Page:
Sir James and Sylvia arrive at Peter and Alice's, and it takes Alice a second to recognize them. Sir James inquires about her wound, and Alice is of course evasive and nervous. She also looks somewhat dissheveled. We learn that Peter's business is faltering (read: his clients are dying). Alice goes off to make tea, and Sir James wonders if they have anything stronger. Peter has found something stronger, for he's having a pint at the local brewhouse when Martinus, the pissed off brother from the funeral procession enters and confronts him. The villagers demand to know why their new doctor can't stop the epidemic. Apparently, they won't allow Peter to do an autopsy. The argument heightens until Sir James shows up and placates the villagers by buying them a round. At dinner Alice just looks like shit. Sir James sends the ladies to bed and says that he and Peter will do the dishes. Pretty enlightened of the old codger, huh? The ladies retire and Peter immediately hits the brandy. "That's not the answer", admonishes the man who was looking for something stiff as soon as he got in the house. They discuss the symptoms; among them are loss of appetite, skin color, and reflexes. Sounds like a zombie epidemic to me. They then discuss the issue of autopsy, and Peter reveals that the town has no coroner. All the civil services are run by the town Squire, Clive Hamilton, who Peter doesn't like. We cut to another house, where a man wearing a strange ring is lighting a cigar with a candle. He is approached by a black servant with a thick Carribean accent who he instructs to "Tell the others to prepare for tonight". As we all know, every time something has to be "prepared for tonight", evil is afoot.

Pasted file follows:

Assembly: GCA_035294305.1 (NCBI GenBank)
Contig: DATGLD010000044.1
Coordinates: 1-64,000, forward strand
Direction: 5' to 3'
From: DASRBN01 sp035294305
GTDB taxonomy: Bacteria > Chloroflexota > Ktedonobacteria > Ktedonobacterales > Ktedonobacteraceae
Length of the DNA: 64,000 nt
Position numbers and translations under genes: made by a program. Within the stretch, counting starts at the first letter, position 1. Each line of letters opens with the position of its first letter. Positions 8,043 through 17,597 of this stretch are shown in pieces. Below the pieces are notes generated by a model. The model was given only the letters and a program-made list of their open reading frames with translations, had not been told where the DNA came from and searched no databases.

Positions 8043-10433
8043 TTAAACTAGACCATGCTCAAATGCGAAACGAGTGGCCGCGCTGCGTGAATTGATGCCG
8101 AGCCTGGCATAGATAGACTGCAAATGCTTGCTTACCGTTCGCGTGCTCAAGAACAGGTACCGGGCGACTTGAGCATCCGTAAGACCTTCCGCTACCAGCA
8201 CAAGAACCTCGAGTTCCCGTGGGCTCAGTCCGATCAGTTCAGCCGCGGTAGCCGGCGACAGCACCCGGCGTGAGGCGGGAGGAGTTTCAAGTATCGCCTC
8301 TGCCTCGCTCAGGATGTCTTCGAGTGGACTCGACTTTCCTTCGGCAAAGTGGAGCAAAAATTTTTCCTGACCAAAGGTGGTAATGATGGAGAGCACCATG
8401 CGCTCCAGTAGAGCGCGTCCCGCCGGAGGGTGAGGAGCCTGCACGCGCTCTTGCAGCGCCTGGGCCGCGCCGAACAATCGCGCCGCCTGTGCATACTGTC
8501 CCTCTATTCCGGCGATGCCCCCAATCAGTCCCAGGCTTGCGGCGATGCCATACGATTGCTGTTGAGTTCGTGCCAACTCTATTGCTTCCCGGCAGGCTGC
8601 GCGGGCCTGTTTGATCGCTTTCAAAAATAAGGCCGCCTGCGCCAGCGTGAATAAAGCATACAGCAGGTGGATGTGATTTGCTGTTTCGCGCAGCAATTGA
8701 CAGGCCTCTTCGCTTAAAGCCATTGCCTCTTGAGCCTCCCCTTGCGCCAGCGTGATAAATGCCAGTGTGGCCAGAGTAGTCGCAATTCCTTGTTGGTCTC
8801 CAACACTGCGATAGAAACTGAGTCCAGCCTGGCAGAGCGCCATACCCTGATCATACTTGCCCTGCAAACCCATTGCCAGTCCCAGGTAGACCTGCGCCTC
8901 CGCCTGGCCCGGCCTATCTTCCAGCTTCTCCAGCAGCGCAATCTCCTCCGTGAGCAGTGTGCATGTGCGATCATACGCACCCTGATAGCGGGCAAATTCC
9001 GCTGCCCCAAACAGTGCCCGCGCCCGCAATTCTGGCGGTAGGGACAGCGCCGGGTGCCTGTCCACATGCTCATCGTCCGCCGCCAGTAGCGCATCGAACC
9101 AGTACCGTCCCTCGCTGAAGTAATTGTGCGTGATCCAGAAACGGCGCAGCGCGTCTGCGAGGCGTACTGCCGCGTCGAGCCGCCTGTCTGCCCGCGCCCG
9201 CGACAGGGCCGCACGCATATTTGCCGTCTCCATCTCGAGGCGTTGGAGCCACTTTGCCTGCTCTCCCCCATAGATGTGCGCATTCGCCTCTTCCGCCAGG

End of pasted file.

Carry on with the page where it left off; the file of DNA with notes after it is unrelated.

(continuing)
The diabolical Squire Hamilton.

Back in Alice's bedroom, she and Sylvia are preparing for bed. Now, were this a Spanish zombie film there would be a hazy lesbian scene. This however is a British zombie film, so Alice begins talking about how wonderful Squire Hamilton is. Sylvia suspects something, but Alice assures her that nothing is up. She reinforces this by acting furtive and leaving abruptly. As the men manage to break most of the dishes, Sir James unveils step one of his plan: graverobbing. OK, we get a well - respected doctor, professor, and man of science to help with a mysterious epidemic and that's his first bright idea? Meanwhile, Sylvia sees Alice scurrying away and follows her. Alice arrives at a seemingly abandoned mine after passing though the set of "The Blair Witch Project", whereupon she is menaced by a large shadow hand. Sylvia is startled by a hammered Martinus. She runs away, only to be accosted and kidnapped by the riders, who bring her to a house and play hot potato with her. They then draw cards to see who gets to have their way with her. Denver, their leader, picks the king of hearts and makes his advance. He is interrupted by Hamilton, who enters with an enormous dog that promptly dissappears. Hamilton decks Denver and the men disperse. He attempts to apologize to Sylvia but she isn't hearing it and walks home. Hamilton calls for Denver who assures him that "Everything is ready, master". Now we know that eeviiiilll, not evil, is afoot.